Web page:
Great sandstone layers once covered this region, but erosion has left the valley a wide flat plain, interrupted by formations that rise high into the air.
The area is a part of the Colorado Plateau, a region that covers 130,000 square miles within northwestern New Mexico, southeastern Utah, and northern Arizona. The valley floor is Cutler Red siltsone, or river-deposited sand.
The iron oxide in the weathered siltstone gives the valley its red color. The blue-gray rocks in the valley contain manganese oxide.
The sandstone layers can be clearly seen in the buttes. The lowest layer is Organ Rock shale, the middle de Chelly sandstone and the top layer is Moenkopi shale capped by Shinarump siltstone. Erosion of the soft shales of the Cutler Formation revealed the buttes as vertically jointed slabs of sandstone.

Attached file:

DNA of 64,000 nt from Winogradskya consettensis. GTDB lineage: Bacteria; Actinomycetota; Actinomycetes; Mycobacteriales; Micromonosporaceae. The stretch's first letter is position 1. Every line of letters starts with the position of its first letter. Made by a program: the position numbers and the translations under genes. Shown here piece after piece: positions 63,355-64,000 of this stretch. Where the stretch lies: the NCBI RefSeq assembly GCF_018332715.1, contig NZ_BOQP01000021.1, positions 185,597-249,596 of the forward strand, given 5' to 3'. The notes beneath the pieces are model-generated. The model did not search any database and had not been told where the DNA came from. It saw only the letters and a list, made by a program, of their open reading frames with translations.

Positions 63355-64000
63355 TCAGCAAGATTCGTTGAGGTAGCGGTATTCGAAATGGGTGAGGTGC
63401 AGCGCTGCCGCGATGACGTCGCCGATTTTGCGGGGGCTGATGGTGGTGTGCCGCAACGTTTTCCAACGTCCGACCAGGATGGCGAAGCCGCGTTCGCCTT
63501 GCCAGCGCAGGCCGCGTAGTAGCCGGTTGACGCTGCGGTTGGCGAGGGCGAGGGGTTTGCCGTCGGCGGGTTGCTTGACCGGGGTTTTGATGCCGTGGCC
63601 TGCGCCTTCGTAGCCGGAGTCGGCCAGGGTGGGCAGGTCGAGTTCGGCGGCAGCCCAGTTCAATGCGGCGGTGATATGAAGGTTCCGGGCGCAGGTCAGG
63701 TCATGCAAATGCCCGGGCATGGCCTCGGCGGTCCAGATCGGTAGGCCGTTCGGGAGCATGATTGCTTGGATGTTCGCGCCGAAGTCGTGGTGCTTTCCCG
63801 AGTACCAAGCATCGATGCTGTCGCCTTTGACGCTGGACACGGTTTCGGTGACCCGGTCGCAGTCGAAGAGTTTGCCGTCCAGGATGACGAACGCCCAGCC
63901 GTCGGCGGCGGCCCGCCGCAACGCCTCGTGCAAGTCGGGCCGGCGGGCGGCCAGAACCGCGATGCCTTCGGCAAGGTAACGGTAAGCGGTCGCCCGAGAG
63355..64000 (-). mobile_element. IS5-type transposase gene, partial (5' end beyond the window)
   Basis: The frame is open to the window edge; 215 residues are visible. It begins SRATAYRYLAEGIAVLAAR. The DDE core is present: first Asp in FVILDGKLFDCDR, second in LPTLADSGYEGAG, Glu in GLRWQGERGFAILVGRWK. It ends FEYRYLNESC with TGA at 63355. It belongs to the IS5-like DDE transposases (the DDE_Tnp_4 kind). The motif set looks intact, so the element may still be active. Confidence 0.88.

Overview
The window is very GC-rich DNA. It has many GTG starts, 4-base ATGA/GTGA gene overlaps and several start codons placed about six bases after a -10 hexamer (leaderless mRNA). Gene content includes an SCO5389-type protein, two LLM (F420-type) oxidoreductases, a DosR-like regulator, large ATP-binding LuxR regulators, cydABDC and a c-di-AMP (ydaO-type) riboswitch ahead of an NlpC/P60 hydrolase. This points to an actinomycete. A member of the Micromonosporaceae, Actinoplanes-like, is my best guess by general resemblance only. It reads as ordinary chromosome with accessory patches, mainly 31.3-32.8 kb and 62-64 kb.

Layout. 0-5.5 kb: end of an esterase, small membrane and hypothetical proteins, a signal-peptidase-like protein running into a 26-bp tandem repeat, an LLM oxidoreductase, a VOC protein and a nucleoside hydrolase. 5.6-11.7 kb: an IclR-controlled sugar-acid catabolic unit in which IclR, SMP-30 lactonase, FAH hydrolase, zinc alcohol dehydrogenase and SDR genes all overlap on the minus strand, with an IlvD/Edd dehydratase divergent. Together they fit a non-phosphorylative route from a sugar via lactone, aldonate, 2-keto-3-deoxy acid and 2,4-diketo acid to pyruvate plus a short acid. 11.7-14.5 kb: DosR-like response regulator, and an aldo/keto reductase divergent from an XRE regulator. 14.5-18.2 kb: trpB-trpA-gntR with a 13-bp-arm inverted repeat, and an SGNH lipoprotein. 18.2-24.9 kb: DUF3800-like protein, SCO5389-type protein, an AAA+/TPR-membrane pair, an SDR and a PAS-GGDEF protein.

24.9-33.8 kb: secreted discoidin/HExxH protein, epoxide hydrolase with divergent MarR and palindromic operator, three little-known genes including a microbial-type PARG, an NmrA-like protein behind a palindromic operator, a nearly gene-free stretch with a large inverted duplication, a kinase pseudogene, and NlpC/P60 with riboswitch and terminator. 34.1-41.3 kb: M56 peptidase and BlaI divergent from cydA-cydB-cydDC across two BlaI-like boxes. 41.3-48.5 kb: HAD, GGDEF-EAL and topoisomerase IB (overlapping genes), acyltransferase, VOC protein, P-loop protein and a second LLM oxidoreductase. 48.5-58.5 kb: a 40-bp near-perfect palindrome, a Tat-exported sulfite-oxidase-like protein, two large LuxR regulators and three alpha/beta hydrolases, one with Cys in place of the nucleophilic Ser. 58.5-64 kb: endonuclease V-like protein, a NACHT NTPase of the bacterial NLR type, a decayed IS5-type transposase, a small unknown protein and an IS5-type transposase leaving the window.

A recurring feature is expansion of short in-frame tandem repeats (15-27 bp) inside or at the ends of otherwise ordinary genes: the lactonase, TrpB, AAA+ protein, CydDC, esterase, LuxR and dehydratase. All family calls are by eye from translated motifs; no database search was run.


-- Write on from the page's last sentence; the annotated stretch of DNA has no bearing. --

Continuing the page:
East Mitten Butte. Source: Wikimedia Commons
Organ rock shales are Permian deposits found in the Cutler red beds, layers of siltstones and shales found extensively on the Colorado plateau.These layers were deposited by streams carrying sediments from the ancestral Rockies.
The deChelly sandstone is crossbedded, a type of deposition that results in many different surfaces on an inclined rather than horizontal plane. Windblown dune deposits produce this type of deposition; this process can be seen to be occurring today at Great Sand Dunes National Monument.
Spread across the states of New Mexico, Arizona, Nevado, California, Utah and Colorado, the Moenkopi is a Lower Triassic formation, red in color and typically sandstone. In Monument Valley, the formation is represented by shale deposits.
Parts of the valley have been mined for uranium, which is found in some areas of the Shinarump siltstone.